The 500 Ties of Dr. Habib


Dr. Abo-El-Yazeed Habib, 66, longtime professor of accounting and business law at Minnesota State University, Mankato, has a little something in common with the main character in the beloved Dr. Seuss book, “The 500 Hats of Bartholomew Cubbins.”

Except in Habib’s case, the magically multiplying hats would be replaced with ties.A few of Dr. Habib's recent ties

As part of a cherished tradition, Habib estimates that he’s received more than 500 ties, many with effusive notes of gratitude, over the past quarter-century from former students to mark their passing of the rigorous Certified Public Accountant (CPA) exam, a test for which he spends hundreds of hours preparing them.

Phil Holz is one such former student. After Holz, now an accountant with McGladrey LLP, took and passed all four CPA exams, he sent Habib a tie, as well as an e-mail explaining the gift.

“Dr. Habib: It is with great pride and joy that I am writing you this e-mail. … If it were not for you, I would have never fully understood the trials that I would soon endure in preparing for and taking the CPA exam. Your teaching and guidance throughout my college career is worth more than any words I could ever say to thank you. However, I will say it anyway. THANK YOU!… [W]hen I struggled to continue studying, the thing that kept me going was the thought of how proud I would be to purchase you a tie. It is a sign of both my success as a student, but more importantly, your success as an educator. Having the honor to send you a tie will truly be my proudest professional accomplishment.”

Habib chuckles as he reads through this note, one of many similar pieces he’s received since he began teaching at Minnesota State Mankato 24 years ago and one of dozens that he keeps tucked in a folder in his office. Holz also sent him an invitation to his wedding, which Habib and his wife happily attended last May.

As he rustles through a stack of papers on his desk, Habib uncovers several more notes, reading a few words from each as they rise to the top of the stack. The general tone is remarkably similar: You were a very hard professor and I’d like to thank you for it!

“When we talk about the ties, it’s actually a way of motivating the students to do well on the CPA exam,” Habib says of the origins of this particular rite of passage. “I tell them [during class], ‘You may hate me now, but if you love me in the future, you’ll know that what I was doing was right and then you may send me a tie,’” he says laughing.

Habib, who is originally from Egypt, came to Mankato by a circuitous route. He taught accounting in Egypt for 10 years, and then moved to the United States, spending several years teaching in Texas and Arkansas before coming to Mankato. “I came to Minnesota just by chance,” he says. “I was giving a paper in San Antonio and I met the dean [from Minnesota State Mankato] there, and he said, ‘Why don’t you come and visit us?’ I came to visit the campus, and he offered me a job. I love the people here.”Dr. Habib reading a thank-you card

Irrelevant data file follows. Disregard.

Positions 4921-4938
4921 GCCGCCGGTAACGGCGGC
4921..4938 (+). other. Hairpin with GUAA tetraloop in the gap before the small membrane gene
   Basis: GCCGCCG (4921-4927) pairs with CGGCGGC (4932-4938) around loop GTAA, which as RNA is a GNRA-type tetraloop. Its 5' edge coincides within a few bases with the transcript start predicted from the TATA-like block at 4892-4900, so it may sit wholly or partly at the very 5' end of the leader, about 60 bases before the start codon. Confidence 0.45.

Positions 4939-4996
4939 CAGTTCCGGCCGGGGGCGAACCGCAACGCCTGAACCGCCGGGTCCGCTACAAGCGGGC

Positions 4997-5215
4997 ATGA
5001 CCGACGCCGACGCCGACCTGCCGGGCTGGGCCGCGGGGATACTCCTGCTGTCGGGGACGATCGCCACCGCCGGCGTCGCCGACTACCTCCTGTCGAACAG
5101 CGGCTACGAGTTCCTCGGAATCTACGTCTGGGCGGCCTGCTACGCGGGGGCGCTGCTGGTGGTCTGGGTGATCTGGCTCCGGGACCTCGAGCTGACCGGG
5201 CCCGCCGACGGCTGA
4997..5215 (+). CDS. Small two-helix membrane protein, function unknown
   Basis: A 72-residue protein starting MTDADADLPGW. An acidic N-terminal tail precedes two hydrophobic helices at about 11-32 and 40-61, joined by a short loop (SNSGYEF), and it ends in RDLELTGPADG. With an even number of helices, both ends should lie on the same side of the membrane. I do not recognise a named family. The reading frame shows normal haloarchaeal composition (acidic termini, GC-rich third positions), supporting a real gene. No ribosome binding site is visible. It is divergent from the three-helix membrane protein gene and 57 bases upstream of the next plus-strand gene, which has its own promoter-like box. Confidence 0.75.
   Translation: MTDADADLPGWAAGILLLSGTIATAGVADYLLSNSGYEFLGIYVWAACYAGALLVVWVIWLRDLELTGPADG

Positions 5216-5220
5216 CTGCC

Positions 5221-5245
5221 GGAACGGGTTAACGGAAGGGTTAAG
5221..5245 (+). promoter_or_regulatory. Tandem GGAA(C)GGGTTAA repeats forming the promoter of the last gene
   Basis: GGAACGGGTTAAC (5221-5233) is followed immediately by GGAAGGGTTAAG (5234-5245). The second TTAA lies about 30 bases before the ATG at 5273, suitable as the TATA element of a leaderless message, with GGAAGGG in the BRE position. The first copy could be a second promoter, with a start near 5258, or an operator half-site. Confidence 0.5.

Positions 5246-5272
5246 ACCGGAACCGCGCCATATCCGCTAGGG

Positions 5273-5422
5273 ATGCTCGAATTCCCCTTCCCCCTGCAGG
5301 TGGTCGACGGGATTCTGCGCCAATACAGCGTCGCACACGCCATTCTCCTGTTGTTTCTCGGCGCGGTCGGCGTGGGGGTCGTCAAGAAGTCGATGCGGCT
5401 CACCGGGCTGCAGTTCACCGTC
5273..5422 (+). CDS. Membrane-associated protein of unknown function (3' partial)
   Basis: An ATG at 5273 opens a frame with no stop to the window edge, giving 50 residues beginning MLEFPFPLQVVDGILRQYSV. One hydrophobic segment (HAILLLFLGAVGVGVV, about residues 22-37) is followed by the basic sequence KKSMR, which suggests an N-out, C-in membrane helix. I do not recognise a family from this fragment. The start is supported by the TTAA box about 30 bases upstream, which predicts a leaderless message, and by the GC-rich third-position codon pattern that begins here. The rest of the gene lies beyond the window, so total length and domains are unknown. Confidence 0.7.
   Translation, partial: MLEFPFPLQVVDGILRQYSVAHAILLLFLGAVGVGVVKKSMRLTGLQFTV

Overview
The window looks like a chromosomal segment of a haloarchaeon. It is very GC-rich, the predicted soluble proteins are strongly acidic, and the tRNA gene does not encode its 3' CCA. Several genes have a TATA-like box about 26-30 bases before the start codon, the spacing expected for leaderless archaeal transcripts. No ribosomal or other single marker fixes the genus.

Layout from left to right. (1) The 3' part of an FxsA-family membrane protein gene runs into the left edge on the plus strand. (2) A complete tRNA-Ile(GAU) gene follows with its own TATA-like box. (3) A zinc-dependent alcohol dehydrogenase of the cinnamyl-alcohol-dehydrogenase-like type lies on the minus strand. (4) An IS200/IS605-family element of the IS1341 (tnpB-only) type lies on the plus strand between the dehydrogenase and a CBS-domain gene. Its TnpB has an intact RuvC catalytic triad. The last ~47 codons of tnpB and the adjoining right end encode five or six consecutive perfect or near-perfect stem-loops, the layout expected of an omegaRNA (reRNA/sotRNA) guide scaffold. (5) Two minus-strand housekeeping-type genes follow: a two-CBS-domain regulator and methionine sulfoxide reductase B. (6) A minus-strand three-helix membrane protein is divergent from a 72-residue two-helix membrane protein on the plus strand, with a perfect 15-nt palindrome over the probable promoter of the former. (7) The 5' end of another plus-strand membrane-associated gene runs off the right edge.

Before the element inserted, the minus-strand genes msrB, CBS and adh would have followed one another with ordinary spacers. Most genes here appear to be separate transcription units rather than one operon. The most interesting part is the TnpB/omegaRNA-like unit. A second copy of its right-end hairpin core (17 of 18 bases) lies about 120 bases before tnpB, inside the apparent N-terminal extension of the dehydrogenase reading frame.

Habib’s own children have trotted around the globe. One daughter works in Shanghai; a son worked in Japan and Geneva and now is in Minneapolis; another daughter is a dentist in Baltimore, pursuing her medical degree for facial surgery, and his youngest daughter is currently in Egypt studying architecture.

Habib summarizes his teaching philosophy like this: “I focus on teaching students how to learn how to learn accounting,” he says. “I always say to them three things: You need to be competent, you need to be professional and you need to have a lifetime of learning. These are the three things that I push really hard in the classroom. Also, I really focus on listening skills, because kids nowadays don’t always listen or pay attention. I have a lot of oral communication skills in my classes. My main point is always listening skills.”

Habib himself follows his own mandate about lifetime learning. He holds two bachelors’ degrees, two master’s degrees and a Ph.D. He also indulges himself in a little bit of fortune telling when it comes to which of his students will pass the notoriously difficult CPA exam (statistics show that only roughly half of those who take the tests pass on the first attempt).

“Every semester, I predict which students will pass the CPA exam on their first attempt. And I am 100 percent right all the time,” he says. “I talk to them and say, ‘You promise me, because you cannot let me down, you have to pass on the first attempt.’ To do that, you need to be very well prepared.”

Habib remains passionate about teaching, and would like to eventually celebrate his 50th anniversary as a teacher, finishing his career at Minnesota State Mankato. And while he pursues that personal goal, he’s also continuing to push his students to study harder, learn more and to position themselves for success.